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Washington–Senate Judiciary Committee Ranking Member Dianne Feinstein (D-Calif.) joined Senator Patrick Leahy (D-Vt.) and all Senate Judiciary Democrats on a letter pressing Chairman Lindsey Graham to expeditiously hold a hearing and markup on the John Lewis Voting Rights Advancement Act (S. 4263) – a bipartisan bill with 48 Senate cosponsors to restore the landmark 1965 Voting Rights Act that John Lewis risked his life to secure.

With the late John Lewis lying in state within the Capitol Rotunda, the Judiciary Committee Democrats urged Chairman Graham to honor his legacy with meaningful action on a cause to which he dedicated his life: voting rights and equality. 

The senators wrote, “The Senate Judiciary Committee must not stand idly by while the precious constitutional rights of so many Americans hang in the balance. The John Lewis Voting Rights Advancement Act would go far in restoring the Voting Rights Act of 1965 and curtailing some of the worst forms of voter suppression. We urge you to promptly hold a hearing and a markup to discuss, debate, and hopefully move this vital legislation out of committee.”

The senators continued, “The U.S. House of Representatives has already done its part by passing this legislation this past December. Now the Senate must do its job, and that begins here in the storied Senate Judiciary Committee. We cannot claim to honor the life of John Lewis if we refuse to carry on his life’s work.” 

The full text of the letter is here and below:

Dear Chairman Graham:

We write to request that you expeditiously schedule a hearing and a markup on the John Lewis Voting Rights Advancement Act (S. 4263), which we introduced last week with the bipartisan support of 48 Senators, including all Democratic members of this committee.

As you observed at last week's committee markup, the late, great Representative John Lewis

"risked his life to make America a better place," including by fighting for genuine voting equality for all Americans. The single most important thing we can do to honor his legacy is to carry it forward - by advancing this bipartisan legislation that would restore the same voter protections Congressman Lewis risked his life to secure as part of the landmark Voting Rights Act of 1965.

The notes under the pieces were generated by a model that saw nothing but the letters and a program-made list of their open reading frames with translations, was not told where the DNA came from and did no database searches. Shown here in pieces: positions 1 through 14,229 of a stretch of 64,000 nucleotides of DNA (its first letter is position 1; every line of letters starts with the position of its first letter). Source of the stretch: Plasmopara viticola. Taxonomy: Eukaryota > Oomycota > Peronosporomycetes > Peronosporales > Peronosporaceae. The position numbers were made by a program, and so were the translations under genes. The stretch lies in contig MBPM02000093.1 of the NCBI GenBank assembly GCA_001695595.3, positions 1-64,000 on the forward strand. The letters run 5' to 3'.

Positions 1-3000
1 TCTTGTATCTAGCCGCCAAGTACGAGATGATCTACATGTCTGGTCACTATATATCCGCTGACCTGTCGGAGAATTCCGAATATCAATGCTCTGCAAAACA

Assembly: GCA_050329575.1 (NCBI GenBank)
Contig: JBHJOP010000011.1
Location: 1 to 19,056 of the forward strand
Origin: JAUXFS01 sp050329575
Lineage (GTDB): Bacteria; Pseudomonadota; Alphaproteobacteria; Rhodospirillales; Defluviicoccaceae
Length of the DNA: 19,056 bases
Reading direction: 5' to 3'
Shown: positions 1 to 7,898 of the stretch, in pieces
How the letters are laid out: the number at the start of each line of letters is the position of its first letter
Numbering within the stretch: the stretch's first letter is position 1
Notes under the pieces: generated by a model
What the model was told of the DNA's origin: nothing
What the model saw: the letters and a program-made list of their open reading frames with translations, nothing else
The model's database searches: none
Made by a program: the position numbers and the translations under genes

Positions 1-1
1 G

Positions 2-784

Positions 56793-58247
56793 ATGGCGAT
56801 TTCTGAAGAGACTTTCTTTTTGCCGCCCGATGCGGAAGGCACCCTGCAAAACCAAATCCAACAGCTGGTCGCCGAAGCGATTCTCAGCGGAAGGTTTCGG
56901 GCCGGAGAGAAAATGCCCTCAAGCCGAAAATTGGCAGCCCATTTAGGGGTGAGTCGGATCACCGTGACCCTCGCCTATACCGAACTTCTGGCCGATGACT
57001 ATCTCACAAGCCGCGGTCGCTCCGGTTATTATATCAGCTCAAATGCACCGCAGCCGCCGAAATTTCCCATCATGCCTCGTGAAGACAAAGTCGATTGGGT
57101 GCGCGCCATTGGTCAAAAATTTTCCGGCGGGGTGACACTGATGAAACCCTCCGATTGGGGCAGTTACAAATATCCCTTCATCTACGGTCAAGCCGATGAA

The need for this legislation could not be more urgent. After the 2013 Shelby County v. Holder decision gutted critical protections of the Voting Rights Act of 1965, states across the country have enacted a wide range of laws seriously restricting access to the ballot box with little to no federal oversight. These laws - some of which judges have struck down as blatantly unconstitutional - have systematically, and at times deliberately, disenfranchised minorities, the elderly, those with disabilities, the poor, and college students. Compounded by the COVID-19 pandemic, which threatens to even further restrict Americans' ability to cast their ballots, the progress and equality John Lewis fought so valiantly to achieve are at great risk.

The Senate Judiciary Committee must not stand idly by while the precious constitutional rights of so many Americans hang in the balance. The John Lewis Voting Rights Advancement Act would go far in restoring the Voting Rights Act of 1965 and curtailing some of the worst forms of voter suppression. We urge you to promptly hold a hearing and a markup to discuss, debate, and hopefully move this vital legislation out of committee.

The U.S. House of Representatives has already done its part by passing this legislation this past December. Now the Senate must do its job, and that begins here in the storied Senate Judiciary Committee. We cannot claim to honor the life of John Lewis if we refuse to carry on his life's work.

Sincerely,

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